Robert U. Montgomery

skin cancer

For Anglers and Others Who Have Skin in the Outdoor Game

protection from sun

In 2009, a surgeon removed basal cell cancer from my right forearm and left me with an impressive S-shaped scar. At the time, I asked him if one basal cell meant that I was predisposed to have another. He said that odds were good that within five years I would have another.

In 2014, five years later, a small basal cell was removed from the top of my right ear.

Today, five years later, dermatologist found a suspicious-looking tiny place on my right shoulder and took a biopsy. She's not certain because the area is so small, but wants to err on the side of caution. In two weeks or less, we'll know. If it is cancerous, she'll simply remove it.

At this point, basal cell doesn't scare me. Yes, it
is cancer, as the surgeon emphasized to me back in 2009. But basal cell typically does not spread to other parts of the body, as many cancers do. It can expand on the skin from its origin and it can do nerve damage by sending down roots, if not taken care of.

Melanoma is the bad one because it is considered malignant. Squamous is of a little more concern than basal, but not much if caught early.

Also today, dermatologist froze four areas of precancerous skin on the sides of my face. For the new few days, I'll look like a burn victim. But that's a small price to pay as a preventative against future cancer.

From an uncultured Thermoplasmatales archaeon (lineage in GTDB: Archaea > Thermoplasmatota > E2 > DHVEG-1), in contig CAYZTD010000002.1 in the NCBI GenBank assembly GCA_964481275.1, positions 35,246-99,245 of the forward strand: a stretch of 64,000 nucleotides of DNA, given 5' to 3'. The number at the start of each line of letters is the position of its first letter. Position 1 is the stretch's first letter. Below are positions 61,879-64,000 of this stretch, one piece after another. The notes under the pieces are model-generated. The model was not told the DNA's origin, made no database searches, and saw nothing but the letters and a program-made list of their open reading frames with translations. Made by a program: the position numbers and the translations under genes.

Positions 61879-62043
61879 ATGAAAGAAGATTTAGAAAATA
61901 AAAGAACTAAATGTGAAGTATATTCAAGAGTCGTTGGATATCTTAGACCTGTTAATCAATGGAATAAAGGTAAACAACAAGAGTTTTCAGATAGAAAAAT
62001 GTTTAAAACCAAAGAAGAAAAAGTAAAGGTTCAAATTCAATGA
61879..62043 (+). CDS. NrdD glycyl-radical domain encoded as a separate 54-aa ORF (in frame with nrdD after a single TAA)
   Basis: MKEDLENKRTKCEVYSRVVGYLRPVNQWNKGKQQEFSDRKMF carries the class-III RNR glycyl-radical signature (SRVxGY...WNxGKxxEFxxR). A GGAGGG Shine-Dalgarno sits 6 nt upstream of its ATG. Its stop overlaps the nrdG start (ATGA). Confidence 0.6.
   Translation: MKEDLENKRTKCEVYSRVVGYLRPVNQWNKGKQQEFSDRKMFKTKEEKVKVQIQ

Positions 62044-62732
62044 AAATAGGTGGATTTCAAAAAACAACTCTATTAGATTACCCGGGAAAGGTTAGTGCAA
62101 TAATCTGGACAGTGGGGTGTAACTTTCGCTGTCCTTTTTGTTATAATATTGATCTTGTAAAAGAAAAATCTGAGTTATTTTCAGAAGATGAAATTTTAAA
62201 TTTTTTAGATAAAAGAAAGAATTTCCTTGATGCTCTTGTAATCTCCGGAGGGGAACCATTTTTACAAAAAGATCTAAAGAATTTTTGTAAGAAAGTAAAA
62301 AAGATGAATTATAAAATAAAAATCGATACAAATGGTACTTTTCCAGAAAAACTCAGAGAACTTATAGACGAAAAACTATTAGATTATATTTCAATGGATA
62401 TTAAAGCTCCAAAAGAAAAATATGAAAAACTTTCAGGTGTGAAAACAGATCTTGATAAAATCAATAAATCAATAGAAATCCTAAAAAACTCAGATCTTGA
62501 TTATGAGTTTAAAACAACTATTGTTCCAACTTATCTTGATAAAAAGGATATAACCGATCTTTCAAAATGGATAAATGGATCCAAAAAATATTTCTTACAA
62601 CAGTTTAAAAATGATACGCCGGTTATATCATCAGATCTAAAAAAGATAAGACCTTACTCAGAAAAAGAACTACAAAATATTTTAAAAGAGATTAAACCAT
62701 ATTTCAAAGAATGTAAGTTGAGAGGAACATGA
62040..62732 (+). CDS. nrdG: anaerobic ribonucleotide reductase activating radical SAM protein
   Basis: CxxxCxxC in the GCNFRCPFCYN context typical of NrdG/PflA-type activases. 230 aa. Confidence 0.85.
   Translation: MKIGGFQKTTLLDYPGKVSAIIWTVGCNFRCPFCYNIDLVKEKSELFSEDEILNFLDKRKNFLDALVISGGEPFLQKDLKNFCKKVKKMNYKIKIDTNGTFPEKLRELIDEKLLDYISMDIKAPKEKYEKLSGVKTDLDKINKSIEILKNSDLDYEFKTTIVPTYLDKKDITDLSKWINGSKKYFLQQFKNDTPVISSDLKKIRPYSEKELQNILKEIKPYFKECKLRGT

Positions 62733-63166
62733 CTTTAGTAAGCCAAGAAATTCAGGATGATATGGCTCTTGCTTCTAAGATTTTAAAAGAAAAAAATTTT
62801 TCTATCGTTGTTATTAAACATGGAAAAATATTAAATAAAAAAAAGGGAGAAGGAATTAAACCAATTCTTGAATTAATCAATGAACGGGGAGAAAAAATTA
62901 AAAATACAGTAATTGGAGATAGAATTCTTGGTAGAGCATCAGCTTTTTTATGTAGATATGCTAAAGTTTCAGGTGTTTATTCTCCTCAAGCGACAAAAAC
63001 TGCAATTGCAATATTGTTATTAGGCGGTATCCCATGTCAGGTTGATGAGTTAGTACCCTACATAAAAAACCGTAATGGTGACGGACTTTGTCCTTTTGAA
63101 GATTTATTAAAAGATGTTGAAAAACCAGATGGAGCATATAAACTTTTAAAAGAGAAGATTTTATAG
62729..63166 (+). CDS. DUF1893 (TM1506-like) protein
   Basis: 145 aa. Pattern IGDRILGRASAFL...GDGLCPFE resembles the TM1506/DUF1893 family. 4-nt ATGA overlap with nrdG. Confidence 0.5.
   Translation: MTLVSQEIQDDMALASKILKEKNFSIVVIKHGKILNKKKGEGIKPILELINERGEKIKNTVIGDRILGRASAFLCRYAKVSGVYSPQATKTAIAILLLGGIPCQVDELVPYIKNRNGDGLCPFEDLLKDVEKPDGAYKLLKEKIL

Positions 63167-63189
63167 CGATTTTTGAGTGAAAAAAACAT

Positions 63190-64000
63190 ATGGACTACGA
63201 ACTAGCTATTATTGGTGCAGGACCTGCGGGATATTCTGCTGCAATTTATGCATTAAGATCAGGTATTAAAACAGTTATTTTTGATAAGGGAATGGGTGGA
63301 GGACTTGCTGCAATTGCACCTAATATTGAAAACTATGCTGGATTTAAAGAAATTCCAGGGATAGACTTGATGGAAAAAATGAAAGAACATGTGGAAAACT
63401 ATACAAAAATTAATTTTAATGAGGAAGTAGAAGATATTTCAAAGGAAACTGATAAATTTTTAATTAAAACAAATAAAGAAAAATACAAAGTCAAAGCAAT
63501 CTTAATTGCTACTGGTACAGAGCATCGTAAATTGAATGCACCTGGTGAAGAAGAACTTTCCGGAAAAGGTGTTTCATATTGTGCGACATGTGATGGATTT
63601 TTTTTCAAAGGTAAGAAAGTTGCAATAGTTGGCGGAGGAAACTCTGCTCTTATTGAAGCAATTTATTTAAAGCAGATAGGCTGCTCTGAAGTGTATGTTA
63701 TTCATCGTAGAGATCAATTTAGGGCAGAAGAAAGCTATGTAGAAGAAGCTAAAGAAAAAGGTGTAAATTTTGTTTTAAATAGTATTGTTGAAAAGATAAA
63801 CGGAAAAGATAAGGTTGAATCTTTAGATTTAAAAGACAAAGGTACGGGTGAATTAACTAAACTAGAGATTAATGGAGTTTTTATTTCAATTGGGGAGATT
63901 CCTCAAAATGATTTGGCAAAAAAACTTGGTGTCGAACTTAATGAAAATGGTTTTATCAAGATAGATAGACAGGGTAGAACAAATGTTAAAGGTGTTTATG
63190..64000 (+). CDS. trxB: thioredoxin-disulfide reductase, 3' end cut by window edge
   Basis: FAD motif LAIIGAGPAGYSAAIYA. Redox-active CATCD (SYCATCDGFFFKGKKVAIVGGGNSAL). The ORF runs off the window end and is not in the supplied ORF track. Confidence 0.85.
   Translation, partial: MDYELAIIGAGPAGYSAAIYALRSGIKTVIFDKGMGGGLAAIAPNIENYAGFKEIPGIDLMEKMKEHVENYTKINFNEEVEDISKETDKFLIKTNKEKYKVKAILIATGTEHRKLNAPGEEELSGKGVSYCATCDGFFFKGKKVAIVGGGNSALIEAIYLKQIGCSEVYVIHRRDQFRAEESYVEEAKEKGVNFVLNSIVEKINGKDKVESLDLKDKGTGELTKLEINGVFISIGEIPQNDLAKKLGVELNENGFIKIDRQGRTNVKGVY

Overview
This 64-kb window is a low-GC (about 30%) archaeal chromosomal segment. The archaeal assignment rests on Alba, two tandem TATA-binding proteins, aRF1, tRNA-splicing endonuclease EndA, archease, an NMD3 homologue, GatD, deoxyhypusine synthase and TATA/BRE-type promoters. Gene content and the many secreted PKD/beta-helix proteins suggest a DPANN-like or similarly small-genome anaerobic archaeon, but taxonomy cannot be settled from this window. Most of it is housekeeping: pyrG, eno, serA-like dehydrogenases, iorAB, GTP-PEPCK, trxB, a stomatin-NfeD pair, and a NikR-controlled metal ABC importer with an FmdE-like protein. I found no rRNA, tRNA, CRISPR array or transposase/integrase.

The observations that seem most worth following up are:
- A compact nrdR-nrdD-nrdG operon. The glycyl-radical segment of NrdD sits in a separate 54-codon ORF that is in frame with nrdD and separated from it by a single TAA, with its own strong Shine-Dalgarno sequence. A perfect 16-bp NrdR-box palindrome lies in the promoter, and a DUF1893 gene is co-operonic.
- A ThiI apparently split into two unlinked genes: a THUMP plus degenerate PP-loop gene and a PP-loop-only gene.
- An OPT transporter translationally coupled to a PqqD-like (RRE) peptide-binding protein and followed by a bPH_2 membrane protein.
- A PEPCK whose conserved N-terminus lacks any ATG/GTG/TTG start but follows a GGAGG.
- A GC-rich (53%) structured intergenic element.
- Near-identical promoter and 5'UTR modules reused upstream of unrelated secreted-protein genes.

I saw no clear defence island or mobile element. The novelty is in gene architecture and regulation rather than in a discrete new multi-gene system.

For someone who has spent much of his life in the outdoors, I'm one of the lucky ones. I started early with maintenance to address the damage that the sun has done to my skin over the years. An annual checkup and a few frozen spots on my face generally are all I need now.

But I've seen many older anglers, including some whose names you'd recognize, who've paid dearly for their unprotected time in the sun.

Please, don't you be another one of them. If you're someone who spends considerable time in the sun, whether fishing, hiking, playing sports, or working, you should visit a dermatologist at least once a year to ensure you don't have skin cancer. And you're never too old to start.

On the other hand, you could die prematurely if you don't.

Also, wear clothing that will protect your skin from the sun. I long ago stopped wearing tee shirts and shorts for a day on the water. Now, it's long sleeves and pants. I might start and end the day wearing a baseball cap. But when the sun is high, I also wear a hat that will protect my ears and neck. A buff is another good option to protect those areas, while specialty gloves offer good protection for hands.

And don't forget the sun block, especially for your face.